PERRY COUNTY, Ala. (WSFA) - What an ordeal it’s been for those impacted by Hurricane Zeta last week in west Alabama, especially in Perry County.
Beyond Perry County, Alabama Power says the severity of the damage in terms of outages is very similar to what we saw after Hurricane Katrina 15 years ago and the April 27 tornadoes nine years ago.
An army of linemen has invaded the Perry County area to get the electricity restored.
Lucille James has been sitting in the dark in her home for five days.
“Oh, I’ve been using my cellphone," said James.
The only light emanating is the one from her cellphone. Every morning she uses her car to charge it up.
“It was an inconvenience because it was cold out here but I made it," she said.
James, of course, is not alone. According to Alabama Power, Monday morning started with 1,200 still without power in Perry County.
James is convinced she’s lost everything in her fridge, totaling around $300 worth of food.
“I don’t know. Here, you can see," she said when she opened the refrigerator doors. It is stock full but ruined and beginning to smell.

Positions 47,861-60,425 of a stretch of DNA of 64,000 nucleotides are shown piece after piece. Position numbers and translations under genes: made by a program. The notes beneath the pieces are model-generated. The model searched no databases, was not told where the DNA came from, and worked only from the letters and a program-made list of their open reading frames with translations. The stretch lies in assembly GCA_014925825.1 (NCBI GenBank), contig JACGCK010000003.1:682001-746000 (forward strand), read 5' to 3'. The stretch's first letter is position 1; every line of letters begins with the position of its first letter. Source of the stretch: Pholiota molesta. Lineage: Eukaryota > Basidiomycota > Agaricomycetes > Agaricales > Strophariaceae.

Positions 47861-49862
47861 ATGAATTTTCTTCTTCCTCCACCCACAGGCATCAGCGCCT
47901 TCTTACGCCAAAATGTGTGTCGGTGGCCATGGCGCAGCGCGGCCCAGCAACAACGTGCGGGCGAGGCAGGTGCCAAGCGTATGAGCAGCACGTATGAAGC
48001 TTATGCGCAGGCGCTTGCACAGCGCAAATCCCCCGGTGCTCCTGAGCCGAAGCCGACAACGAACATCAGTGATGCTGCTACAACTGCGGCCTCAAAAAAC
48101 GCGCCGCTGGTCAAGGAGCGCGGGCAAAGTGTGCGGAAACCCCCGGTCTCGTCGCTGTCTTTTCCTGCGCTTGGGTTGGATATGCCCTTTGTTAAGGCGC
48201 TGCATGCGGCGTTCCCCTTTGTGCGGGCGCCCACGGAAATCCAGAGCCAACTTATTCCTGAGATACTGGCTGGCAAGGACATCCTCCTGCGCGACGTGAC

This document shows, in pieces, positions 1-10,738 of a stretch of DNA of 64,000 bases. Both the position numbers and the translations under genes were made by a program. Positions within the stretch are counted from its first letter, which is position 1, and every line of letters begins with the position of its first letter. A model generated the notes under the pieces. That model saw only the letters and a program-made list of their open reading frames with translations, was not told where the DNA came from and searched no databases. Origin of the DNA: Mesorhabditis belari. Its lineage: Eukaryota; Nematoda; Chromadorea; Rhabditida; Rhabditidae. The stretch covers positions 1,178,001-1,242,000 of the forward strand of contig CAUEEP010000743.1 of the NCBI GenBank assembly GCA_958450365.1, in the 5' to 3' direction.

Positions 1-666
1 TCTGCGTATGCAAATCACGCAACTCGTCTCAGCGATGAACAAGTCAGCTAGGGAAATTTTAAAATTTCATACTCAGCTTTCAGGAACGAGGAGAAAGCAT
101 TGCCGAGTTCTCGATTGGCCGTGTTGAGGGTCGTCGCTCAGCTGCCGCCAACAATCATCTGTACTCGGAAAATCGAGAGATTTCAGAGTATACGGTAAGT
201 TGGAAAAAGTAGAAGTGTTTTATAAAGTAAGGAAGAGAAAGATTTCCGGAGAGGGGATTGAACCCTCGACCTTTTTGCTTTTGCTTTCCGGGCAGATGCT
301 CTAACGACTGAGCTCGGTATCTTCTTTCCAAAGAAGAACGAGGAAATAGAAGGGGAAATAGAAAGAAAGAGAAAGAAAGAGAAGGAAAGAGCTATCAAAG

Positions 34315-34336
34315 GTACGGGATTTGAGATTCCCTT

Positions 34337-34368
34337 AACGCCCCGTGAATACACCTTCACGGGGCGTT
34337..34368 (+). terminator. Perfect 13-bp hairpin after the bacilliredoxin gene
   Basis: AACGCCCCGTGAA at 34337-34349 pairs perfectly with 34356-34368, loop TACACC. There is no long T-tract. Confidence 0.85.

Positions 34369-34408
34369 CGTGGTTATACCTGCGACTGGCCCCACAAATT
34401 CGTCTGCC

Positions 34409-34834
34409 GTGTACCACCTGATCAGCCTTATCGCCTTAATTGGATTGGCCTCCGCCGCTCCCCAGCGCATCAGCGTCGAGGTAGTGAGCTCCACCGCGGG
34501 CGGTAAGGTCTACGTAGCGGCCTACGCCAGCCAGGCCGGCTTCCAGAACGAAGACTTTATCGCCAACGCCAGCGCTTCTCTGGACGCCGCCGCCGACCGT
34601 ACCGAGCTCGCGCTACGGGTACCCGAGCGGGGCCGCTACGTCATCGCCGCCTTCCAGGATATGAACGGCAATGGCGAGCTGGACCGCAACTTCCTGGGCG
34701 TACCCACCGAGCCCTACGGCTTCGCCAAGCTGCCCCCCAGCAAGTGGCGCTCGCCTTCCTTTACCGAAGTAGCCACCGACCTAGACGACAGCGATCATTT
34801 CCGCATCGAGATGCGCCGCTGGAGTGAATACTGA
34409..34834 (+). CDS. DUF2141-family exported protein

Throughout the day that number of Alabama Power customers without power dwindled to around 900.
Power company leaders admitted this has been a major inconvenience for many but they are doing all they can to restore the juice. One hundred linemen are on the ground in the Perry County area.
“We do understand the hardship and inconvenience caused by any power outage but especially extended outages. Every customer should know we are working as quickly as possible and more line workers continue to flow into Perry County to help," said Alabama Power spokesman Mike Jordan.
Meantime, Matthew Wilson, pastor of Providence Baptist Church in Marion, is looking at the current situation as a catalyst. With limited resources in Perry County, the pastor wants to form a coalition to improve the community response.
“Yes, there will be another storm, yes, sir. I look forward to having a conversation with some pastors, some leaders here in the city to see what we can do to set up a disaster relief coalition of some sort," said Wilson.
Wilson was quick to point out he wasn’t blaming anyone for what he perceives to be a slow response to clearing fallen trees in roadways, for example. Wilson says resources are scarce in Perry County and perhaps a coalition of community leaders could help the community be better prepared next time.
Alabama Power says all of its customers will be back on line by Wednesday of this week.
No one is more eager to see the light than James.
Alabama Power says about 98% of its customers lost power during the height of Hurricane Zeta.